The Bennee family of Devonport
Gyles Benne arrived in Colchester in the mid 1500’s. The family prospered, they were bay and say merchants*, and can be traced initially via the Dutch Church records and subsequently by parish records. The first indication of a move to Devon was the inheritance of a parchment confirming that John Bennee of Plymouth, mariner, had, on 29th March 1764, been admitted as a freeburgess of Colchester in ‘right of birth’. The last phrase indicates that it was granted because an ancestor was a freeburgess. In this case, as the records in the Essex Record Office show, it was his grandfather.
John Bennee married a widow Margaret Burn at St Andrew, Plymouth on 18 February 1761. They had 3 children, Mary (who married Joseph Jordan), Hannnah (who married Christopher Bartlett) and Edward bpt 5 Jan 1764. He was a shipwright employed in the Devonport Dockyard and married Susanna Cousins at Stoke Damerel church on 13 November 1785. They lived in Devonport and had 9 children, 4 of them died in infancy. The surviving children married as follows:-
Mary (1784) married Walter Knight in 1815
Edward (1785) married Lois Clifton Stear in 1826
Hannah (1800) married John Silas Ball in 1827
Eliza (1804) married James Lake in 1826
Donnison (1807) married Elizabeth Spry in 1827
Correspondence handed down from the early 1820’s included letter between Donnison, who had moved to London, and his father. There were also letters to Edward senior from his aunt Hannah in Newark. Subsequently, as Edward was one of her executors, there were letters concerning her Will. These, together with the Freedom document, have all been deposited with the Plymouth and West Devon Record office for safe-keeping, as well as various other documents and title deeds for properties owned by later members of the family. (Listing of the deposited documents.)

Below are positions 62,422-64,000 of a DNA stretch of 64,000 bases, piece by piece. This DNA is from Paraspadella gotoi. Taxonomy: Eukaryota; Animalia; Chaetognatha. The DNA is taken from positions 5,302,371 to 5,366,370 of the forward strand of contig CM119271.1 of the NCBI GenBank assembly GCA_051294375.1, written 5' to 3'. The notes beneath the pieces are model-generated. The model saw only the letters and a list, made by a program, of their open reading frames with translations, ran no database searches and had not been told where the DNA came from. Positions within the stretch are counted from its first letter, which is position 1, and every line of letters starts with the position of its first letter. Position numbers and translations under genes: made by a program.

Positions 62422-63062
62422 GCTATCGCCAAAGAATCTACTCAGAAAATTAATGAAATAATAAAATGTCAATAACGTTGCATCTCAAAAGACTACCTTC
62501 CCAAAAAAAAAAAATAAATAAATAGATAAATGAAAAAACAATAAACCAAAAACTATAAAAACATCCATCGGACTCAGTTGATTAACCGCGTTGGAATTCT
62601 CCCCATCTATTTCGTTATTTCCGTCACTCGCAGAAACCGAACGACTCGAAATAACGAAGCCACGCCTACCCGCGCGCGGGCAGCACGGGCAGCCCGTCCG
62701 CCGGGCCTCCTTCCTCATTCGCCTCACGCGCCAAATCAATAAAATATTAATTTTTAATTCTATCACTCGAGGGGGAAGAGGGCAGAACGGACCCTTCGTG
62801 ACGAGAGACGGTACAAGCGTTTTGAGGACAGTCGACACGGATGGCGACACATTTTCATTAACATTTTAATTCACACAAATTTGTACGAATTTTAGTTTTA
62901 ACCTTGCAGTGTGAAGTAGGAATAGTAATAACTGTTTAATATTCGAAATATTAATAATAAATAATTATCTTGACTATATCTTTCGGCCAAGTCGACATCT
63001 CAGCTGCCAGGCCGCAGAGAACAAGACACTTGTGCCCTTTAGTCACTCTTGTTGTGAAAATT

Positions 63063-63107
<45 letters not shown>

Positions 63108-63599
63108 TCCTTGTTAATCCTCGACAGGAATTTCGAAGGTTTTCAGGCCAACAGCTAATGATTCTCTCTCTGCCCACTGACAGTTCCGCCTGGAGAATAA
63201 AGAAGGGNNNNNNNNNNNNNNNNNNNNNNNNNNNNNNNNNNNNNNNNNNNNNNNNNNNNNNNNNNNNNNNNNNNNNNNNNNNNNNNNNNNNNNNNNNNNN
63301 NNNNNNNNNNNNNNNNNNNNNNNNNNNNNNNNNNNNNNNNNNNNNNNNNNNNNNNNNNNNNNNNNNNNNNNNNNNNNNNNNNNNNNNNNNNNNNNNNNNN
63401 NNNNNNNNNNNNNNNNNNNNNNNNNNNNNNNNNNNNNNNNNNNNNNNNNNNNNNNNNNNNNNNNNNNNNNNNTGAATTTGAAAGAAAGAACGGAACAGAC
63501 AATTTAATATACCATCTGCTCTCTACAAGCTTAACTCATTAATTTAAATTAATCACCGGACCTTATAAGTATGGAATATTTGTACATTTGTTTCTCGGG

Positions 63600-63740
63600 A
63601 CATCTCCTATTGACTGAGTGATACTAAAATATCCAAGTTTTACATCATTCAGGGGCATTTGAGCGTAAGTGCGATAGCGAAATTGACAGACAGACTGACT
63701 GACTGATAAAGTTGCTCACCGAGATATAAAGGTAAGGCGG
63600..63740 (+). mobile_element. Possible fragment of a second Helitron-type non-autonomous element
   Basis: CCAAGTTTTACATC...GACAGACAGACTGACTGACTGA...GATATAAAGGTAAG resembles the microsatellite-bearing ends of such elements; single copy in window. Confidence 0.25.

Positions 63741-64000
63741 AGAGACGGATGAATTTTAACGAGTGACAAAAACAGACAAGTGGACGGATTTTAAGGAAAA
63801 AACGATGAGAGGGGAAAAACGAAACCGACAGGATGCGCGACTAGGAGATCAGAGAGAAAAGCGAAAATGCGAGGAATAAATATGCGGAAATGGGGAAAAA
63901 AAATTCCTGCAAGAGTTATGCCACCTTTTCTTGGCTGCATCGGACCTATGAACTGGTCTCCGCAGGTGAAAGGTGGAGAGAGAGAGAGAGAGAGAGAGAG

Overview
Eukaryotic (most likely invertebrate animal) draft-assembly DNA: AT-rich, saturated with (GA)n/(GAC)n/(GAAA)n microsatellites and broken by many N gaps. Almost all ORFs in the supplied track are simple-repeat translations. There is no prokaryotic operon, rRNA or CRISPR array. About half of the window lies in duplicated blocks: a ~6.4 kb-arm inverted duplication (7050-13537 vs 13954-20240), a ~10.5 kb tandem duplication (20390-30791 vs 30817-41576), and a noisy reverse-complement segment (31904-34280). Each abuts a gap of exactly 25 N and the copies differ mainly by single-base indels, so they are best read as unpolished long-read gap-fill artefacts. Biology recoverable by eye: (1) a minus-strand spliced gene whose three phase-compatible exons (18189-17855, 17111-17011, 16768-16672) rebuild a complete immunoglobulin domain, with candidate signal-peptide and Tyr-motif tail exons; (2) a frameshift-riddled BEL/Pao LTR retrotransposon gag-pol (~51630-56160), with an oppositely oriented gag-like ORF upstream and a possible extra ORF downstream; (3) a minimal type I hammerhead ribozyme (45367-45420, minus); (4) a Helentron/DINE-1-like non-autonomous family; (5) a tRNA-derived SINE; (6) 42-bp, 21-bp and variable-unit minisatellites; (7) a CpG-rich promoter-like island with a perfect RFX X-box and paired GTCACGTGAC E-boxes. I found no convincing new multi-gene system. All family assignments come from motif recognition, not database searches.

Edward (1785) started as a shipwright in the Dockyard in 1817 and was shown as such on the birth certificate of his 7th child (of 10) Albert in 1840. However in 1841 he was living in Duke Street, Devonport and described as a butcher. An 1845 street directory shows him living at 60 Duke Street, a pork butcher. He died in 1858 and his estate was valued at £336..18s. The house was held on a 99 year lease from 1828. A family bible records the births and deaths of his children.
Two of Edward’s sons, Edward & John, followed in his footsteps becoming butchers. Neither seems to have featured in public life, although John was declared bankrupt in Truro in 1861. His children emigrated to South Africa and Canada. Edward married and had 6 daughters and 1 son, Reginald, who joined the merchant navy and subsequently died in London in 1950.
Edward’s other sons, George and Albert were active in public life, becoming councillors in Devonport and mentioned in the local newspapers on numerous occasions. George was a baker and obviously prospered, as on his death in 1910 he held 12 properties mainly in Ker Street, Duke Street, and James Street, Devonport. George had 4 children, 2 of whom died in childhood. His only surviving son, Albert married Mabel Wilkes born in Clunes, Victoria, Australia and they subsequently moved to Kingsand, Cornwall. [In researching the family I discovered that Mabel’s father had been born in Stonehouse and travelled to the Goldfields where he too prospered] Upon the death of Albert’s daughter Bridget in 2011 the Bennee name no longer appears in the Plymouth area.
George’s brother Albert remained a bachelor and he too prospered. In 1861 and 1871 he was described as a Commercial Traveller. In 1881 he was described as a Councillor with income from land, houses and dividends. He died in 1817.
* See Historical Textiles Technology, from the National Trust.